As word spread that Kyle Rittenhouse was out on $2 million dollar bail, the screams of the unduly passionate could be heard around the nation. No, they weren’t screams of joy at the respect shown the foundational jurisprudential concept and constitutional right of the presumption of innocence and an accused’s release.

Whether he’s a murderer remains to be seen, as he’s innocent until proven guilty. That his bail was paid by “wypipo” (slang for “white people,” assuming that only white people contributed to his legal defense fund and not people who believe in the presumption of innocence), is functionally indistinguishable from bail paid by the many funds, like the Bronx Freedom Fund, that exist around the country to bail people out of jail. Continue reading

Will Kamala Make Prosecutors Great Again?

Not too long ago, ambitious law students wanted to land a job as a prosecutor. The best might end up in Manhattan, which was about as good as it got when it came to elite state prosecutors. The alt path was a couple years in Biglaw after their judicial clerkship, then a walk to the Southern District of New York, the epitome of prosecutorial prestige. The second team walked across the Brooklyn Bridge to the Eastern District in dreaded Brooklyn, heads bent in shame.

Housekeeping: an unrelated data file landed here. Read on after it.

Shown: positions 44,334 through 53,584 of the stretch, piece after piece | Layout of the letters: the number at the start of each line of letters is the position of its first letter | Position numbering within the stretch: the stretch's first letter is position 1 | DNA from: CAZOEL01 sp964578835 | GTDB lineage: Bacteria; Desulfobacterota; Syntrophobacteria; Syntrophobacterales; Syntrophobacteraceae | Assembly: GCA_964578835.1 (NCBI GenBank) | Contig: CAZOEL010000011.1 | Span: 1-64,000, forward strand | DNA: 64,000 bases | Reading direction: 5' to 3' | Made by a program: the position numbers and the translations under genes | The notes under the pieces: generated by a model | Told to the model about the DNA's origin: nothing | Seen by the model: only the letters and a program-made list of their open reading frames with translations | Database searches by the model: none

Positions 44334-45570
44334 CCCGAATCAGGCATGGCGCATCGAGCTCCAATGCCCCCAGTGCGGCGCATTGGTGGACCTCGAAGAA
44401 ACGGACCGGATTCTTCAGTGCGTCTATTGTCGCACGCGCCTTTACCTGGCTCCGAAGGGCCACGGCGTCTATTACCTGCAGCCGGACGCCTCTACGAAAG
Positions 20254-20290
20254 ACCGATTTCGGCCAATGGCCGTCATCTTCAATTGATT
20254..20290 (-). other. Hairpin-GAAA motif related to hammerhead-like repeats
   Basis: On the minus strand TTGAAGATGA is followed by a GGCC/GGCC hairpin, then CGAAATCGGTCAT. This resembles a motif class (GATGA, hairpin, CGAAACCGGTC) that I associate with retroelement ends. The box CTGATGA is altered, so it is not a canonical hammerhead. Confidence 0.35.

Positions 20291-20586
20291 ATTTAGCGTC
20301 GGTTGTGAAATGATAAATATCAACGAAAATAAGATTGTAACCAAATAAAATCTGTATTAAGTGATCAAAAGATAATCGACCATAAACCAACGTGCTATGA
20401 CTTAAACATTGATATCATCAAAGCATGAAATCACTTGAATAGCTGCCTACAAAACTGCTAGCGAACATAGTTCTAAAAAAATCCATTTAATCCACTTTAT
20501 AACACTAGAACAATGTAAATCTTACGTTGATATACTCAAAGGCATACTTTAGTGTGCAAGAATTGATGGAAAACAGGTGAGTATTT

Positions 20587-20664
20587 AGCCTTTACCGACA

Law students wanted to be prosecutors. Being a prosecutor was great experience, impressive on a resume, alluring to cable television producers and a path to political prominence, whether as judge or elected official. After all, voters appreciated those who dedicated their careers to protecting us from criminals. But then, in the past couple of years, it dropped like a rock as a favored career path. Continue reading

Patriot Games

They’re still rioting in Portland, not that you would know it from stories in the New York Times. Last night’s rioting was dedicated to Trans Remembrance Day. For as long as they could, this was all blamed on Trump, but the concern remains that when Biden takes office, nothing will change because this isn’t about Trump, they have no greater respect for Biden and the new administration will be caught in the untenable situation of having to deal with the protests and rioting in perpetuity. Unless, of course, it’s never reported and no one knows it’s still going on.

But where once this rioting appeared to be the rioting to watch, their alter egos are about to take their place in the pantheon of the righteous because they believe, with the same religious fervor as any true believer, that the Dems have stolen the election. They, as Patriots, have heard the call that it’s left to them to save democracy, save America, and they plan to answer. Continue reading